- A second home in Hamden
- Men’s ice hockey takes 3-2 win over UMass despite power-play woes
- No. 3/3 Quinnipiac women’s hockey loses 4-1 to No. 6/7 Boston College
- Women’s ice hockey prepares for weekend against No. 6 Boston College
- Men’s ice hockey dominates UConn 5-2
- Bobcats hold off Siena to maintain the top spot in the MAAC
- A perfect pair
- Student Media teams up against domestic violence
- The Clery Act
- University set to release new website
Letter to the Editor: Something needs to be done immediately
As a Quinnipiac University Alumni, I’d like to say that I am appalled and disgusted by the recent behavior by students at the University. Nov. 4, 2008 was a notorious day for America, a day that will go down in history, a day we will tell our children and grandchildren about–yet students from the University I graduated from just two and a half years ago are caught up in racism and bigotry. Unfortunately, this is not a new issue that President Lahey is dealing with, as there were similar issues last year. It’s true that Quinnipiac is not a diverse campus in the least and administration has been working to increase the diversity. Yet how are students from other backgrounds going to be interested in a campus that is flush with “hate crimes” and racism?
This behavior from these young adults is grotesque and something needs to be done immediately. I do not understand how students who, for the most part, come from middle and upper class America are so ignorant as to create such problems at such an incredible school. I absolutely loved Quinnipiac and would recommend the school to anyone, yet after these reoccurring issues, I admit that I am ashamed to say that I called the school home for four years. It also makes me wonder, as a young professional, will the issues with racism at Quinnipiac cause problems in my future careers? Will prospective employers look at me differently after they see Quinnipiac University, Class of 2006 on my resume?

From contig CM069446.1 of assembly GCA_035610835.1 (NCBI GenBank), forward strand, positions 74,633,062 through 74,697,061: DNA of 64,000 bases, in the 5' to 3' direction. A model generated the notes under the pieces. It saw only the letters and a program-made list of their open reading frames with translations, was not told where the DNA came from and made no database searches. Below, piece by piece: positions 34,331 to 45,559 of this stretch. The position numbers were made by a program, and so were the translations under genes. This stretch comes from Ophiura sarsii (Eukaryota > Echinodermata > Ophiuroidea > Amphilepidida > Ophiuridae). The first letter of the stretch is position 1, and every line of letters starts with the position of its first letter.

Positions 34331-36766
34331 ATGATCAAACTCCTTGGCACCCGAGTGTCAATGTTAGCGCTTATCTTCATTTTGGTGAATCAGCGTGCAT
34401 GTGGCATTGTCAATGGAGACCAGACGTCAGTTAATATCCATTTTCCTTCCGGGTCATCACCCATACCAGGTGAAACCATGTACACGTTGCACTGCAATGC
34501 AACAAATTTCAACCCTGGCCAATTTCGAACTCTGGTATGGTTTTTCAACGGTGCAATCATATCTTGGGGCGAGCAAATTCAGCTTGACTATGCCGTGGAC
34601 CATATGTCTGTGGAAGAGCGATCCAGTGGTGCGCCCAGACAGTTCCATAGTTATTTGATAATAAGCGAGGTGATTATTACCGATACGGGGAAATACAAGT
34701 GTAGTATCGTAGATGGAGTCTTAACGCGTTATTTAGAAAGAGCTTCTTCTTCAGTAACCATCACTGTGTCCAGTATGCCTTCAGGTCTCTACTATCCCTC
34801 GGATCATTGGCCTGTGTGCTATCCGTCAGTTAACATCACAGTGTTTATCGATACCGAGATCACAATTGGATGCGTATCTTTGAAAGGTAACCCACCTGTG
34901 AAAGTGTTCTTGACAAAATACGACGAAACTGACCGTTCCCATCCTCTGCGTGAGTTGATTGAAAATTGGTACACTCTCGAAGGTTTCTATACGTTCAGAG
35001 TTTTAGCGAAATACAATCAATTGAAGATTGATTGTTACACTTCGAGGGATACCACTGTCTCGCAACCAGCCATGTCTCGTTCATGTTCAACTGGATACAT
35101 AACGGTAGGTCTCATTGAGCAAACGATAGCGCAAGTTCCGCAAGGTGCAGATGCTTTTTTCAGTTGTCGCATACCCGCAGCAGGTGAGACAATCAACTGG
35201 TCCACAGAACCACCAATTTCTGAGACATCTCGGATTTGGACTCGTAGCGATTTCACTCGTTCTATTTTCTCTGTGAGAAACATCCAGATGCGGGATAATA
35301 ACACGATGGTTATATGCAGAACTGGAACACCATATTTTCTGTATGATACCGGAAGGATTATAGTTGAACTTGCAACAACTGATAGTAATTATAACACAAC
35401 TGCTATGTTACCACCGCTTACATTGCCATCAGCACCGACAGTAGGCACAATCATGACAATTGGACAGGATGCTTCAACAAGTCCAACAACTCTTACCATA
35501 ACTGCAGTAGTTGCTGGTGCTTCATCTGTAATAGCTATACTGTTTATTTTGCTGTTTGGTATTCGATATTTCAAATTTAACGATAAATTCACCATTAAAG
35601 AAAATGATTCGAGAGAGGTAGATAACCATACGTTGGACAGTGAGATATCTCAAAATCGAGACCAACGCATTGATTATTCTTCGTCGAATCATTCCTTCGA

I currently work at a Boys & Girls Club outside Boston in the Development office. I love my job, the people I work with and the children I serve. How is it that the youth who inspire me everyday, who come from diverse backgrounds and cultures, who live under extreme social and economic circumstances, are able to get along with each other, yet “snobby, rich kids” at Quinnipiac cannot handle the slightest bit of diversity? The children I work with are Caucasian, African American, Hispanic, Native American and Asian and for the first time in my life, my Caucasian background classifies me as a minority. These inner city kids are some of the most caring, respectful people I have met in my life. It makes me sick that these kids can get along, respect each other and their differences and work together, while Quinnipiac students who were raised, for the most part, in upper class suburbs are struck with hate for other cultures. These students are supposed to be adults, growing up in a world of understanding, where history is being made. America has come so far, yet these students are pushing us backwards, hurting others who deserve the same respect as everyone else. I truly hope conditions at Quinnipiac improve. I have so much respect and admiration for those students who are dealing firsthand with this atrocious and immature behavior and I hope, for their sake, they can stay strong and endure this terrible time at the University.
Although I loved being at Quinnipiac with all my heart, I am embarrassed to call it my school. I completed my Masters Degree at Boston University in May and at this point, I have so much more pride in that school then I do for Quinnipiac. I hope I can go back to telling people how proud I am to have graduated from Quinnipiac, but until these students straighten out, I will remain embarrassed to call myself an alumna. Thank you for your time.
Quinnipiac University School
of Communication ’06